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"He is required to answer for his actions"

The House Jan. 6 select committee voted unanimously to issue a subpoena to former President Trump, capping off what could be its final hearing by laying out the case that Trump's attempts to overturn the 2020 election were premeditated.
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Los Angeles Times
Today's Headlines
Click to view images Rep. Bennie Thompson, chair of the Jan. 6 committee, talks with U.S. Capitol Police Officer Harry Dunn after Thursday's hearing. (Kent Nishimura / Los Angeles Times)

By Laura Blasey, Amy Hubbard

Hello, it's Friday, Oct. 14, and here are the stories you shouldn't miss today:


The Jan. 6 committee voted to issue a subpoena to Trump

The House Jan. 6 select committee voted unanimously to issue a subpoena to former President Trump, capping off what could be its final hearing by laying out the case that Trump's attempts to overturn the 2020 election were premeditated.

The move follows months of hearings by the committee to make the argument that blame for the insurrection should be placed squarely on Trump's efforts to stay in power despite knowing he'd lost the election. Thursday's hearing summarized and built upon evidence of that scheme.

Panel Chair Bennie Thompson (D-Miss.) said: "The committee needs to do everything in our power to tell the most complete story possible and present recommendations to help ensure nothing like Jan. 6 ever happens again. ... But the need for this committee to hear from Donald Trump goes beyond our fact-finding. He is required to answer for his actions."

More politics

  • The Supreme Court will not intervene in the fight between the Justice Department and Trump over classified records storage.
  • USC offered Karen Bass a scholarship before she was admitted to the social work school, records show.

Sign up for our California Politics newsletter to get the best of The Times' state politics reporting and the latest action in Sacramento.

Today's L.A. City Council meeting was canceled, and its next steps are unclear

The council will not hold its regularly scheduled meeting amid calls for the resignation of two members, acting Council President Mitch O'Farrell said.

"The people's business cannot be conducted until we have these next two resignations," O'Farrell said at a City Hall news conference, referring to Kevin de León and Gil Cedillo, who were heard on the leaked audio that included racist remarks and led to Wednesday's resignation of Councilmember Nury Martinez.


  • For Black Angelenos, the recording stoked anger and their fear of losing hard-fought gains.
  • Unearthing who leaked the recording has become a parlor game among the politically savvy. Some speculated the meetings were recorded for note-taking; some wondered if a disgruntled labor union employee was responsible; others pointed to political enemies of the trio of council members.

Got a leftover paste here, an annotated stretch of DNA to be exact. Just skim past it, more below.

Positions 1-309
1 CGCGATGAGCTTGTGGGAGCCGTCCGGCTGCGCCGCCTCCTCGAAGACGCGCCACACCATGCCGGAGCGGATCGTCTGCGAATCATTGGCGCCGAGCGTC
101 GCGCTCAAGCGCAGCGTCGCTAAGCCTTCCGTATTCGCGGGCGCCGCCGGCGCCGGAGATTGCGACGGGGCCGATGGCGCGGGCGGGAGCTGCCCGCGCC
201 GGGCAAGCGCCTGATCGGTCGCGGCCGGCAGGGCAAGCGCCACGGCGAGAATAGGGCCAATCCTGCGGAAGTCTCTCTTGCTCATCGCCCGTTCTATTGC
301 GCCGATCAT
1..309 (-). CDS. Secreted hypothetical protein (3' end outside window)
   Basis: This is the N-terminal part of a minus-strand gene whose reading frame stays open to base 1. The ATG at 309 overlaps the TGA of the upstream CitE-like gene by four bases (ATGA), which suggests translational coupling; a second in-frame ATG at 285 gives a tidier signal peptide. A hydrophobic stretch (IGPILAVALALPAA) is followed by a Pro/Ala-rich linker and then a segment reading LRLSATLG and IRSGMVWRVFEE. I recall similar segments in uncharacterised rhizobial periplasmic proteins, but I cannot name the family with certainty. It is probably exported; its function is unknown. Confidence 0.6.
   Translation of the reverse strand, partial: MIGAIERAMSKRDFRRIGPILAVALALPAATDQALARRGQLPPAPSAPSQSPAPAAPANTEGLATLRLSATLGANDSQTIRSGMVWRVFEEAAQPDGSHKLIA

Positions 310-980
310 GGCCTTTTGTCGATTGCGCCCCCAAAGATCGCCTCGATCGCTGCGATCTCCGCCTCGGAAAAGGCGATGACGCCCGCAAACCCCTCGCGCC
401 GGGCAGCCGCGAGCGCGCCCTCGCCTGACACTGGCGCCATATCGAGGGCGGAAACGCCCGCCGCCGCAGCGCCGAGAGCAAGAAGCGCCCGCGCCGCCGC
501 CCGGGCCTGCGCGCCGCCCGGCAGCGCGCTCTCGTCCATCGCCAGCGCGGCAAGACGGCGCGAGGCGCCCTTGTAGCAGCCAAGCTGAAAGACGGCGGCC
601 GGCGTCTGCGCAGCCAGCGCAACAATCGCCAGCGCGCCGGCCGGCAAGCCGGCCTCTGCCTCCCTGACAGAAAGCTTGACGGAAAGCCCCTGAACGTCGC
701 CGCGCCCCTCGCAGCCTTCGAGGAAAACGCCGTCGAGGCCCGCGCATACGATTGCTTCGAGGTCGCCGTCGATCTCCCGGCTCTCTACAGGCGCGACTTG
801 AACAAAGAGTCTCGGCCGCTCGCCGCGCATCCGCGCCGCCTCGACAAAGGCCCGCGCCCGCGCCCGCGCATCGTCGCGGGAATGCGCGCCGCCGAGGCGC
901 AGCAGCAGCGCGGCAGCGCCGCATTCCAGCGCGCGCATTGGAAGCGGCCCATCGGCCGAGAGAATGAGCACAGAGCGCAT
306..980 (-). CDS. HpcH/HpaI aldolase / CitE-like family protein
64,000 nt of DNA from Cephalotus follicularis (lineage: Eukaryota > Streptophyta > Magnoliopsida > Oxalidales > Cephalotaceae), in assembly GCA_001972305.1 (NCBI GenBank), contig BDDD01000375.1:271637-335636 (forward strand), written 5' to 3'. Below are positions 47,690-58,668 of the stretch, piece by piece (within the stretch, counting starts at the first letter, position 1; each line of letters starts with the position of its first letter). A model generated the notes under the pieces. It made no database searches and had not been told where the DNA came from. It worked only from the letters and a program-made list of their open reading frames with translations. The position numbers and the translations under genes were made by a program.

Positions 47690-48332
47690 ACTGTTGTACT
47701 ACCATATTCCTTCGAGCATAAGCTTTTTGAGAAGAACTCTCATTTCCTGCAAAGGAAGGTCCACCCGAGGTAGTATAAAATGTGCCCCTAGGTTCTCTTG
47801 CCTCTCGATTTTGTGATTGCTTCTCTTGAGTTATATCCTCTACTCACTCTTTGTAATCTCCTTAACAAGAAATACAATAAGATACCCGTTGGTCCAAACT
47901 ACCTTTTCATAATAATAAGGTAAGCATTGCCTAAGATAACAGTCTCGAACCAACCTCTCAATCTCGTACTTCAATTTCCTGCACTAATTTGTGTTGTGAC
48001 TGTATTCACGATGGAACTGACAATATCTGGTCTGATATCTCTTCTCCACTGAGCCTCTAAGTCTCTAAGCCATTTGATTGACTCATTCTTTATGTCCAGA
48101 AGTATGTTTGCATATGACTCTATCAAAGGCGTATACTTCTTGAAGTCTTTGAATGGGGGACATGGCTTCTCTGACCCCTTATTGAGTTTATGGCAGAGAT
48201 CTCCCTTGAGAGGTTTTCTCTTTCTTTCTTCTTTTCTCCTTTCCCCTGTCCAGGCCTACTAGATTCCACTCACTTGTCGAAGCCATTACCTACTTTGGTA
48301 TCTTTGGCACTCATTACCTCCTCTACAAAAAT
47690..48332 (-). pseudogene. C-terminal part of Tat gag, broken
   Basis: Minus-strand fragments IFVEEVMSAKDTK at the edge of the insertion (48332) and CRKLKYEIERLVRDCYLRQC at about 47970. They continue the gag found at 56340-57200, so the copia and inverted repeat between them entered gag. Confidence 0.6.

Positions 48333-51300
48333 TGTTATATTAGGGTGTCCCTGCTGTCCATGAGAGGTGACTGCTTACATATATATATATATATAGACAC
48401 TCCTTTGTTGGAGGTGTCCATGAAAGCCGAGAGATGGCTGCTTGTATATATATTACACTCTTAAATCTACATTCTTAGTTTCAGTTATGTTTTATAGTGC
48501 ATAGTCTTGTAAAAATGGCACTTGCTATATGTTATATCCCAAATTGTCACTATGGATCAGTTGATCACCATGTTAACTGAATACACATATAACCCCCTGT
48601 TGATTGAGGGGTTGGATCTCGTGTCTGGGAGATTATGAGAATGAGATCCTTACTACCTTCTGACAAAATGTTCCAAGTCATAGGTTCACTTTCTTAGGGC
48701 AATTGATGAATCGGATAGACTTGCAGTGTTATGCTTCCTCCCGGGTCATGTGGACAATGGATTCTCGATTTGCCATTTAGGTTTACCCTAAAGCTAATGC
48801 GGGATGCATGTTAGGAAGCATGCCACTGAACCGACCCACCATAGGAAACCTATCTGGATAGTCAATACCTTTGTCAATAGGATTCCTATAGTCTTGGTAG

Rising prices are set to gobble up Americans' Thanksgiving budgets

That turkey you're planning for the big family get-together is going to give you a nasty peck on the pocketbook. So will the flour for the gravy and the butter for the rolls.

The latest government report on consumer prices showed poultry prices are up a whopping 17% from a year ago. Flour is up 24%. Butter and margarine are up 32%. Almost across the board, inflation showed few signs of slacking. And in areas central to most consumers' everyday lives, prices are rising at faster rates than many Americans have seen in their lifetimes.

Social Security benefits are set to rise by 8.7% in 2023, the biggest boost in decades — kids will benefit too

The cost-of-living adjustment means the average recipient will receive more than $140 extra a month beginning in January, according to estimates released Thursday by the Social Security Administration. Recipients welcomed the benefit increase while noting the impact of inflation.

It's not just older people who will gain. About 4 million children receive benefits, and an untold number of others also will be helped because they're being cared for by Social Security beneficiaries, sometimes their grandparents.

Pfizer said its bivalent booster increased antibodies for Omicron variants

Pfizer Inc. and its German vaccine partner BioNTech said their new COVID-19 booster designed to target the dominant Omicron subvariant produced more antibodies against the intended strains than did the original version of the shot.

In a study, blood from 80 volunteers collected seven days after getting the booster showed an increase in neutralizing antibodies against the BA.4 and BA.5 subvariants, the companies said.

Stay up to date on variant developments, case counts and vaccine news with Coronavirus Today.